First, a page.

ftab <- data.frame(ftab,stringsAsFactors=FALSE)
ff <- !grepl("As above",ftab$equation)
ftab$equation[ff] <- sprintf("$%s$",ftab$equation[ff])
ff <- !grepl("n/a",ftab$formula)
ftab$formula[ff] <- sprintf("`%s`",ftab$formula[ff])
Modified from: (Livius)
More possibly useful links:
- Rense Nieuwenhuis's [blogpost/lesson on lme4 model specification](
- CrossValidated's [lmer cheat sheet](
- Kristoffer Magnusson's [Using R and lme/lmer to fit different two- and three-level longitudinal models](
## Should I treat factor xxx as fixed or random?
This is in general a far more difficult question than it seems on the surface. There are many competing philosophies and definitions. For example, from @gelman_analysis_2005:
> Before discussing the technical issues, we briefly review what is meant by fixed and random effects. It turns out that different—in fact, incompatible—definitions are used in different contexts. [See also Kreft and de Leeuw (1998), Section 1.3.3, for a discussion of the multiplicity of definitions of fixed and random effects and coefficients, and Robinson (1998) for a historical overview.] Here we outline five definitions that we have seen: 1. Fixed effects are constant across individuals, and random effects vary. For example, in a growth study, a model with random intercepts αi and fixed slope β corresponds to parallel lines for different individuals i, or the model yit = αi + βt. Kreft and de Leeuw [(1998), page 12] thus distinguish between fixed and random coefficients. 2. Effects are fixed if they are interesting in themselves or random if there is interest in the underlying population. Searle, Casella and McCulloch [(1992), Section 1.4] explore this distinction in depth. 3. “When a sample exhausts the population, the corresponding variable is fixed; when the sample is a small (i.e., negligible) part of the population the corresponding variable is random” [Green and Tukey (1960)]. 4. “If an effect is assumed to be a realized value of a random variable, it is called a random effect” [LaMotte (1983)]. 5. Fixed effects are estimated using least squares (or, more generally, maximum likelihood) and random effects are estimated with shrinkage [“linear unbiased prediction” in the terminology of Robinson (1991)]. This definition is standard in the multilevel modeling literature [see, e.g., Snijders and Bosker (1999), Section 4.2] and in econometrics.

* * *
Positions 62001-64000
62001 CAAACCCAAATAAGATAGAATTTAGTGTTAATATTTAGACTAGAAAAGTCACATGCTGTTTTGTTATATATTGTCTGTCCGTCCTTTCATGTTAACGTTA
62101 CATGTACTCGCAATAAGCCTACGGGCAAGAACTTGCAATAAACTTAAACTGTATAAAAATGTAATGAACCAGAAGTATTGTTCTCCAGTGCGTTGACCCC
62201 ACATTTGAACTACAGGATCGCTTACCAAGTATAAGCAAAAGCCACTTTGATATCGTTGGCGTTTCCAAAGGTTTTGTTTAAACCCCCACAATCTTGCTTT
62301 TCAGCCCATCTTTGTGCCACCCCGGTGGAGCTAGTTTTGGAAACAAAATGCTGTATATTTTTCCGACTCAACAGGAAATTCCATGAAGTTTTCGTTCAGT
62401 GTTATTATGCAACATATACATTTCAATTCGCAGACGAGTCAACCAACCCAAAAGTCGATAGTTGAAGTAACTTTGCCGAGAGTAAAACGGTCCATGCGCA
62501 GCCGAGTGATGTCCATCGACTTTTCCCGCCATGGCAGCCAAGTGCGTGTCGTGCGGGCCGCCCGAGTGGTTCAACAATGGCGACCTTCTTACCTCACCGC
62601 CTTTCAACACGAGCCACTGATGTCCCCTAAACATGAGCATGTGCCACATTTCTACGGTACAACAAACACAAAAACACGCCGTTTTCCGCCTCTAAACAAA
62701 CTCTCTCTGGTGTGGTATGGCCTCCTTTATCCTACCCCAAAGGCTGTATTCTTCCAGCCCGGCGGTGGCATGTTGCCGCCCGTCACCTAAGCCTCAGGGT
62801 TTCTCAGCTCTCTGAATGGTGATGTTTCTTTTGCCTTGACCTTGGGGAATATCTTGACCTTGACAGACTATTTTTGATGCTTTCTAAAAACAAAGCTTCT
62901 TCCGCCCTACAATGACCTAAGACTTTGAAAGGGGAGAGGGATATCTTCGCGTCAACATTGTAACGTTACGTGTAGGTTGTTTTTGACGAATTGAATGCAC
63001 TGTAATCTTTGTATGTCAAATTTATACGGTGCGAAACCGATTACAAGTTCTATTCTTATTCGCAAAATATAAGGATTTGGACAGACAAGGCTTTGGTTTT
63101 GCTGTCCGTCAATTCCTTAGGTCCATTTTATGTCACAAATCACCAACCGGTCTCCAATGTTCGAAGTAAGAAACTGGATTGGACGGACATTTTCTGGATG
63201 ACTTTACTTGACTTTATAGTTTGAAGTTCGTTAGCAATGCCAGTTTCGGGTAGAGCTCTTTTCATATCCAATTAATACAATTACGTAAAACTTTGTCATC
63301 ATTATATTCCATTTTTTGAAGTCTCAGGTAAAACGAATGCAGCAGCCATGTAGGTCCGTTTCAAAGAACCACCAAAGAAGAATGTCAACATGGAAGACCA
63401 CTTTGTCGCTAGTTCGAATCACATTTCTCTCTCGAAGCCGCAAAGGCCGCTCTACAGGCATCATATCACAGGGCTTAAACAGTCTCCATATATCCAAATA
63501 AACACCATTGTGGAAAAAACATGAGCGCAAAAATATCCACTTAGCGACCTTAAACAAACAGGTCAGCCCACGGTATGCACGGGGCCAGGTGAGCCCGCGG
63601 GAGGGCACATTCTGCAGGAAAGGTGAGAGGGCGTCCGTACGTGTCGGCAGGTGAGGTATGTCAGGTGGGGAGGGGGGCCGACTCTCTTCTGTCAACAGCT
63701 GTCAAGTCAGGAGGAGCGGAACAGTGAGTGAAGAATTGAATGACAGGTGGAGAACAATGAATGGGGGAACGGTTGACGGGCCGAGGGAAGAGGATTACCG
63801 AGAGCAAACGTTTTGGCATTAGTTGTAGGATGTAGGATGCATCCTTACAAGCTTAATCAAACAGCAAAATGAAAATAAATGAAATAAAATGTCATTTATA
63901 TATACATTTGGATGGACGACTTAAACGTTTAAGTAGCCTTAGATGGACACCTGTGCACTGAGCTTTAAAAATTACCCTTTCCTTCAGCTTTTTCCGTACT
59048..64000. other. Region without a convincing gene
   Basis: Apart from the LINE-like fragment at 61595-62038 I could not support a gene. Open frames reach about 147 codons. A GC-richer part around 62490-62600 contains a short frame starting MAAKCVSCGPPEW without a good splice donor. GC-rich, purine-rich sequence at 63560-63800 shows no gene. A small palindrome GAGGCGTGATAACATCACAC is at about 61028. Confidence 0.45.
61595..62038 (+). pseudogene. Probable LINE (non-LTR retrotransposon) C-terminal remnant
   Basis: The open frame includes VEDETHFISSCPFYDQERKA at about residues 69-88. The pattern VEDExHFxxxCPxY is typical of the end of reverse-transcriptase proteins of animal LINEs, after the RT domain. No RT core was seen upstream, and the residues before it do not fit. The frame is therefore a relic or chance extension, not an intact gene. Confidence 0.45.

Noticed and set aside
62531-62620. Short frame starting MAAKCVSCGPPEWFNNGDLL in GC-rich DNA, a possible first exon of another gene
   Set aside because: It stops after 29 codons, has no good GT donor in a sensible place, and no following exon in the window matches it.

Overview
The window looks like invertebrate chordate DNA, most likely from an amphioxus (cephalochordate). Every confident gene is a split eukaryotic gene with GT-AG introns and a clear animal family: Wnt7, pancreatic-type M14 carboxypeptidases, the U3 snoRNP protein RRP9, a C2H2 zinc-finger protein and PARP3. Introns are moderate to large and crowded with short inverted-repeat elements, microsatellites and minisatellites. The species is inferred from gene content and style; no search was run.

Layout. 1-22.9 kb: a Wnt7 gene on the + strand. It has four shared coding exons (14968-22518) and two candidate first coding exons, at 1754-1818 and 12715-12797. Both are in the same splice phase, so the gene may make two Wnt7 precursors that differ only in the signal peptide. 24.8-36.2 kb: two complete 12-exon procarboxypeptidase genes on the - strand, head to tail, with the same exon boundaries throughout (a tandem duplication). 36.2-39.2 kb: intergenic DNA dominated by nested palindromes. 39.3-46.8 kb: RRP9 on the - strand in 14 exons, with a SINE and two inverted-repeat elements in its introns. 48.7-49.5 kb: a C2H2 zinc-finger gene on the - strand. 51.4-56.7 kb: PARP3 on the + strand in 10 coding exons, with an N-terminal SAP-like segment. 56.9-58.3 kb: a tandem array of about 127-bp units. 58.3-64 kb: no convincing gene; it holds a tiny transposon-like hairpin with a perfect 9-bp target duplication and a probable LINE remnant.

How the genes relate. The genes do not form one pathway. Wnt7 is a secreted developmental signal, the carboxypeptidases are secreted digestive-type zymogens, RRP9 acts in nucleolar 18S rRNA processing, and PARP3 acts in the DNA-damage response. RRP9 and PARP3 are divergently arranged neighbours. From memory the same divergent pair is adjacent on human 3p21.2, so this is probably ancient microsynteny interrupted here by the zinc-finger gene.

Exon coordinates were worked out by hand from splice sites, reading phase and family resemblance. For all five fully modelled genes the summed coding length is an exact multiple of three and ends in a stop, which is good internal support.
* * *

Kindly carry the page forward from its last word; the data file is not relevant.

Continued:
Another useful comment (via Kevin Wright) reinforcing the idea that "random vs. fixed" is not a simple, cut-and-dried decision: from @schabenberger_contemporary_2001, p. 627:
> Before proceeding further with random field linear models we need to remind the reader of the adage that one modeler's random effect is another modeler's fixed effect.
@clark2015should address this question from a mostly econometric perspective, focusing mostly on practical variance/bias/RMSE criteria.